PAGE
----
Every human needs to feel they’re making a meaningful contribution. Not just that they’re doing something, but that they are doing something that makes a difference and is the highest and best use of their time, talent, and energy. Without that we feel insignificant.
There is a very important difference between feeling overwhelmed and being challenged. If all we have is more of the same, or more and more and more to do without the time, money, and resources to get it done we aren’t challenged, we’re drowning. Humans are wired to strive, we love the feeling of rising to a new challenge, without the ability to take on something that is possible but challenged we lack motivation.
We need to be considered for our value as a human being, not just for the value of the work we can accomplish. We need to feel seen and heard, to know that we have a voice. If we are not given that consideration we feel unappreciated, even unwanted.
It doesn’t matter how competent your people are if they lack the confidence to make decisions and take action. And no amount of reassurance or pressure to “just do it” can override the effect of leadership or a company culture that doesn’t instill confidence in the people on the team. In fact, reassurance or pressure, for a person who lacks confidence, simply results in higher and higher anxiety.
You can learn more about the cost of not meeting the human needs of your team by reading this article and/or The Human Team, but you’ve probably already seen that if these six needs, Clarity, Connection, Contribution, Challenge, Consideration, and Confidence, aren’t being met humans feel stressed, insecure, insignificant, unmotivated, unwanted, and anxious.
For an even more in depth and action focused understanding of the Six Facets of Human Needs™ download your free copy of The Future is Human, How to Achieve the Highest Levels of Success and Satisfaction in a Human-Driven Economy; a companion to The Human Team.
Here’s the other thing you’re probably seeing; when these needs are met as part of the company culture and leadership directives, never mind having stairs to take the place of the scaffolding, you have built a super-fast elevator! Having these needs met is like flipping a switch from being in self-protection and survival mode to having the focus and confidence to take on new challenges and achieve new heights. Now you have a team bringing their full humanity to work to initiate, innovate, and inspire in ways that no AI tool can match.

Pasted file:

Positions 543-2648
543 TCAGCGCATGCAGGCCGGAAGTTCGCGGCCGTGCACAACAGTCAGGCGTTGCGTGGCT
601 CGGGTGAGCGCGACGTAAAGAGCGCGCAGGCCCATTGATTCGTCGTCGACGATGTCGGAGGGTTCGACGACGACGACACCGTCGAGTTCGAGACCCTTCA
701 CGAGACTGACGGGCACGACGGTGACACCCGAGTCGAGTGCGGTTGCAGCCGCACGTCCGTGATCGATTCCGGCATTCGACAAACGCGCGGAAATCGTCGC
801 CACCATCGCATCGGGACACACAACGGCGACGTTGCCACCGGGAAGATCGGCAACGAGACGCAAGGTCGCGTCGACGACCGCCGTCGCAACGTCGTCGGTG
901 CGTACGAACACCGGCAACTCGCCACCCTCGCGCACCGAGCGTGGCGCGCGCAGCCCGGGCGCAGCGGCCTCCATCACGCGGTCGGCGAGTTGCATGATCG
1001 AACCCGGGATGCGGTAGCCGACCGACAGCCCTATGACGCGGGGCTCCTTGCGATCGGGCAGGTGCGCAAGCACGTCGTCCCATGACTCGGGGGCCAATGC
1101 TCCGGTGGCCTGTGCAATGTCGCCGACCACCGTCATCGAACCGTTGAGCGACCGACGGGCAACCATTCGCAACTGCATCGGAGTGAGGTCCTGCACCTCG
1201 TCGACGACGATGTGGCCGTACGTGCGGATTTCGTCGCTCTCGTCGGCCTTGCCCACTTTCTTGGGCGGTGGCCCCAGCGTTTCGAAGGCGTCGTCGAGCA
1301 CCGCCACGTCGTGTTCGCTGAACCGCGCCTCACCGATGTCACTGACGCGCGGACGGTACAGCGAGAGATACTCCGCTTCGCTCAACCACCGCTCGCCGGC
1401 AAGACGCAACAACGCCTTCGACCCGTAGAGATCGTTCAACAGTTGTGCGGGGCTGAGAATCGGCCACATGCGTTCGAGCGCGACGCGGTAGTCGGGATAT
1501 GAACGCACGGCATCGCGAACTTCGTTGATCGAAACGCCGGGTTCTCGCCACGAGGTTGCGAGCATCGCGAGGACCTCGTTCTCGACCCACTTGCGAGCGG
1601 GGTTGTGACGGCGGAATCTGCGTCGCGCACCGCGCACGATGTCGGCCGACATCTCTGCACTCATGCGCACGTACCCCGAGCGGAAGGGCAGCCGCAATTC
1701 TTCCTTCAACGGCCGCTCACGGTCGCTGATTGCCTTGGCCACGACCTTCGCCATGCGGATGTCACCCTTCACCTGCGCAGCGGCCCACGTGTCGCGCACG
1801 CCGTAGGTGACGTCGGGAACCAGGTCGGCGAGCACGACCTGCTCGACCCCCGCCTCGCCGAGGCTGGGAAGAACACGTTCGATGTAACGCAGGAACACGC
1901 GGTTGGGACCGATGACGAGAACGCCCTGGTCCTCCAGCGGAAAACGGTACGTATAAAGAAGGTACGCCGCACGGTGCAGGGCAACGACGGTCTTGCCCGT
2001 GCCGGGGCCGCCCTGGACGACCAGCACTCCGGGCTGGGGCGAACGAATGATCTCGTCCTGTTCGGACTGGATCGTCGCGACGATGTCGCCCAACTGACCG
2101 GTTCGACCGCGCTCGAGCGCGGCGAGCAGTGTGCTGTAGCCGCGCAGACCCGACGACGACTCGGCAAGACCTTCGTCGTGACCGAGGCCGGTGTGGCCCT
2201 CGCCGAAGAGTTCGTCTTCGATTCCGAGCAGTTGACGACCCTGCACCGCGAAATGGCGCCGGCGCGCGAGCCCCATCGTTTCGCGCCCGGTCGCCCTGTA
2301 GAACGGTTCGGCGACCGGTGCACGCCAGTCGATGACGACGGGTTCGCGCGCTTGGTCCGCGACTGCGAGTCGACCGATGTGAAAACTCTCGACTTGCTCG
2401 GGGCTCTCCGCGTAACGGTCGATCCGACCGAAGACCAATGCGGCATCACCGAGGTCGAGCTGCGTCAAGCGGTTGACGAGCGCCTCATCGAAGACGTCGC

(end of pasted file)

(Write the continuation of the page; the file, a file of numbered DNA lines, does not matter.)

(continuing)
“The companies that succeed best will be those that focus on the humanity of work, and capitalize on what humans can uniquely do.” – Dov Seidman for Harvard Business Review
That’s the point that Dov Seidman makes in his article for Harvard Business Review titled “From the Knowledge Economy to the Human Economy.” He says, “In the human economy, the most valuable workers will be hired hearts. The know-how and analytic skills that made them indispensable in the knowledge economy no longer give them an advantage over increasingly intelligent machines. But they will still bring to their work essential traits that can’t be and won’t be programmed into software, like creativity, passion, character, and collaborative spirit—their humanity, in other words. The ability to leverage these strengths will be the source of one organization’s superiority over another.”
And that is where the AI Revolution dovetails with the Human Energy Revolution. When human needs are met and our humanity in central to our lives and supported and celebrated in the workplace humans have the capacity and capability to not only do what artificial intelligence cannot do, but more importantly, to be what nothing artificial can ever be – human.
A healthy culture and thriving human teams don’t depend on the innovative use of AI, although it can be part of the strategy. What is required is to put humanity back in the center, making it possible for people to be human at work, to activate the full potential of human energy, and to create cultures where people come alive instead of burning out.
The Future is Human, How to Achieve the Highest Levels of Success and Satisfaction in a Human-Driven Economy